|Antelope Island State Park
Visit this largest island in the Great Salt Lake, which offers camping, wildlife viewing, hiking, horseback riding, and mountain biking.
Antelope Island comprises 28,022 acres, and is 15 miles long and 4.5 miles across at its widest point. Visitors reach the island by a seven-mile causeway spanning the Great Salt Lake. On the island, a visitor center offers exhibits, publications, bookstore, restrooms and amphitheater. Historic Fielding Garr Ranch offers self-guided tours, exhibits, and restrooms. Special events are scheduled during summer months and holidays. There is no drinking water available. The backcountry trail system offers many trails, which vary in length and difficulty. Consult trail maps or signs for more information. No water is available along the trails so plan accordingly. Off-trail and motorized vehicle use is prohibited. Horses, dogs and bicycles are not allowed on the Frary Peak trail.
- 26 primitive campsites with a picnic table
- fire pit/grill
- vault toilets
- There is no water, electricity, or shade in the campground
- White Rock Bay Group Campground
- 12 primitive campsites, which are available by reservation for groups up to 70 people
- Picnic tables
- Fire pit
- charcoal grill are located at each site
- Vault toilets are available
- No water or electricity is available in the campground
Artifacts reveal prehistoric people inhabited the island more than 6,000 years ago. John C. Fremont and Kit Carson made the first known Anglo exploration of Antelope Island in 1845, and named it after observing several pronghorn antelope grazing on the rangelands. The oldest rocks on Antelope Island are some of the oldest found anywhere on earth. The Farmington Canyon complex, at 2.7 billion years old, is older than rocks found at the bottom of the Grand Canyon. These rocks, which are banded and contorted, comprise the southern two-thirds of the island.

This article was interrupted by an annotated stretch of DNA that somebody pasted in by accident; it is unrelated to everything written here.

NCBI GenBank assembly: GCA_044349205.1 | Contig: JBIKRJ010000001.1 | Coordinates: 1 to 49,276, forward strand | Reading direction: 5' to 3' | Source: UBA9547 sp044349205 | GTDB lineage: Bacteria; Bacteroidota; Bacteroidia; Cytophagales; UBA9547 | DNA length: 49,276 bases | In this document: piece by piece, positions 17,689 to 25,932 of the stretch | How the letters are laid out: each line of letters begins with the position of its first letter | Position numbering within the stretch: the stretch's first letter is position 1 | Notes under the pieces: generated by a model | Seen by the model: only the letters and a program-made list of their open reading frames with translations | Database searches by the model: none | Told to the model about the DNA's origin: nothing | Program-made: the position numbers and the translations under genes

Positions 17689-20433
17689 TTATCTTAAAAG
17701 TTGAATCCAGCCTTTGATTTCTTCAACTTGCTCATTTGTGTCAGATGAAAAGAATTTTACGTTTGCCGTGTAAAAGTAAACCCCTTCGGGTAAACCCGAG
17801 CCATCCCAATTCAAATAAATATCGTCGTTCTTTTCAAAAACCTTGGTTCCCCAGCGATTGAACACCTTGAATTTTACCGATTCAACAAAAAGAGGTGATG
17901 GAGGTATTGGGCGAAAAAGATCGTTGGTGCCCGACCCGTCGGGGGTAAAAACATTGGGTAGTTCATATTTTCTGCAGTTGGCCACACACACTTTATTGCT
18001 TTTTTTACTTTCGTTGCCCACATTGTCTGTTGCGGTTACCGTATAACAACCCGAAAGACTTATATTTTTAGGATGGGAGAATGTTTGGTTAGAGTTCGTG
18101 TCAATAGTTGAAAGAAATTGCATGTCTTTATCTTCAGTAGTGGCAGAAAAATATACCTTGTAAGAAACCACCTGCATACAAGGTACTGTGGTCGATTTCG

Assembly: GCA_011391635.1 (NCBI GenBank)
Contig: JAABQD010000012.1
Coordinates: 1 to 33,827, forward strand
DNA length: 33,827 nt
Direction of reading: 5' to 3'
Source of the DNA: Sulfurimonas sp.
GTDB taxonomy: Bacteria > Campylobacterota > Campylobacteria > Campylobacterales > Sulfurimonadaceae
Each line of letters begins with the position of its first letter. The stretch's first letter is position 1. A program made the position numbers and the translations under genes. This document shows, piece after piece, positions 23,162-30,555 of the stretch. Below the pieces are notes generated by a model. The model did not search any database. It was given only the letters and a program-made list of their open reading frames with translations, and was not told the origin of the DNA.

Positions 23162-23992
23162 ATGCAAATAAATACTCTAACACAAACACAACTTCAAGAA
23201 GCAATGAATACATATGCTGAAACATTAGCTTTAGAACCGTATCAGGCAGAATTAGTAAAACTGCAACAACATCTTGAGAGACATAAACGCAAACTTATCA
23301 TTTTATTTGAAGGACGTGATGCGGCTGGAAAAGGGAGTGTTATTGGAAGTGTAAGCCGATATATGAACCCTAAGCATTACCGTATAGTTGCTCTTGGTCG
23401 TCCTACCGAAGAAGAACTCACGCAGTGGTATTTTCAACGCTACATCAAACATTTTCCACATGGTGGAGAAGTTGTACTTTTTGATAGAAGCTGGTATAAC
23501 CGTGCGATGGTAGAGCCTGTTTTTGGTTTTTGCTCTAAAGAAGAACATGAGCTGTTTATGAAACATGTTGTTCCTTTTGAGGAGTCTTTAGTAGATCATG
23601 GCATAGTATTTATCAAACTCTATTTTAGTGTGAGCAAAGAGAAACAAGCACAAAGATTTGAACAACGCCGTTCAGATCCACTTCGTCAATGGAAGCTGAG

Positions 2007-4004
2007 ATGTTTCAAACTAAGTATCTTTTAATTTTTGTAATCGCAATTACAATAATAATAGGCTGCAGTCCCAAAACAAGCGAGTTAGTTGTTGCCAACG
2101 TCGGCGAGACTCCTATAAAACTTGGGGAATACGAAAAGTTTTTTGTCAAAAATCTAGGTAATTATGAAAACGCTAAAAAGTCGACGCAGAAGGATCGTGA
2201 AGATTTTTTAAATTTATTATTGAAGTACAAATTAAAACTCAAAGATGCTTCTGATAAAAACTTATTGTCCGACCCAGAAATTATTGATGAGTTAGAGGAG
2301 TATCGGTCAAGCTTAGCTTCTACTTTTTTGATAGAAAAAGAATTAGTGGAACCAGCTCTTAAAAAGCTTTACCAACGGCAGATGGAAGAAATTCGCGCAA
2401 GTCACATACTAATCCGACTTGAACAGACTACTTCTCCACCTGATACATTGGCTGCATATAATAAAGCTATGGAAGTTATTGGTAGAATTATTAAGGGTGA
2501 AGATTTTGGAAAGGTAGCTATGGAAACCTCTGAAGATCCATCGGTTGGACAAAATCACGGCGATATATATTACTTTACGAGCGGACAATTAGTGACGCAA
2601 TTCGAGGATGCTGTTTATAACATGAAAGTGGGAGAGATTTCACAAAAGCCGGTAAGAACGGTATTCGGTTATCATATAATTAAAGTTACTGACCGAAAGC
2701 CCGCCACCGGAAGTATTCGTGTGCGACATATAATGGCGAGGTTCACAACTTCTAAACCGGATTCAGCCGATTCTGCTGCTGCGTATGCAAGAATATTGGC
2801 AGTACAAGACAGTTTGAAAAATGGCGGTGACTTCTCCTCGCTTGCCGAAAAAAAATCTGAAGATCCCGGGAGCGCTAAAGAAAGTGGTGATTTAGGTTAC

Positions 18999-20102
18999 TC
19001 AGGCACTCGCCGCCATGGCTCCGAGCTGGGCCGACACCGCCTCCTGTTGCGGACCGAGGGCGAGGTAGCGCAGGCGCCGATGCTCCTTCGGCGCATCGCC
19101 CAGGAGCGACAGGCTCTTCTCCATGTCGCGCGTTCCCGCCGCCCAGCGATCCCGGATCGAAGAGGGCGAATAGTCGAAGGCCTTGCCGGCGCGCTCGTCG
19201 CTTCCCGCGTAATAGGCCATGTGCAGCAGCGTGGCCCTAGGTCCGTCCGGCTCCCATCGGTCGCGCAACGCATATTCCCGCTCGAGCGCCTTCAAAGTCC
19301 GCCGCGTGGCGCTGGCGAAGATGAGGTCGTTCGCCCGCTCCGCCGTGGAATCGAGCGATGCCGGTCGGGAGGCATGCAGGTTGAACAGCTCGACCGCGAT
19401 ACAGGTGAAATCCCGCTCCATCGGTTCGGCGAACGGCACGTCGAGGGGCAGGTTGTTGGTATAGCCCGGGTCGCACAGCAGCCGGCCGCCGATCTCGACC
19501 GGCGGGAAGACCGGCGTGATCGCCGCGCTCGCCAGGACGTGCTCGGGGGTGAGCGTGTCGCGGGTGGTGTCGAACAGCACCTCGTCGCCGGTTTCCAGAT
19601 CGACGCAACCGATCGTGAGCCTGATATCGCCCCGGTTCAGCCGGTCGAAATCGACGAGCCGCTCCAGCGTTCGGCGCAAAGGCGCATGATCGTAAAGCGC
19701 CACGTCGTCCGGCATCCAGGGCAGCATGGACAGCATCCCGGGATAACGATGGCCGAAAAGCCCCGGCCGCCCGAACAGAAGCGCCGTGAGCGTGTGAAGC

Tour the Historic Fielding Garr Ranch and explore western ranching history. Watch for bison, the island’s most famous residents. Twelve animals were introduced to the island in 1893; the foundation for today’s herd of 500 to 700. In addition to large mammals, the island is home to bobcats, coyotes, reptiles, shorebirds, waterfowl, raptors, and chukars. Float in the Great Salt Lake; salinity is too high to support fish and most other aquatic species, however, brine shrimp, brine flies and several types of algae thrive in the lake. Brine flies and brine shrimp are the primary food source for millions of migrating birds.
Antelope Island State Park
4528 West 1700 south
Syracuse, UT 84075
(801) 773-2941 Entrance Gate
(801) 550-6165 Park headquarters
(801) 725-9263 Visitor Center
Learn more about this park and book your reservation online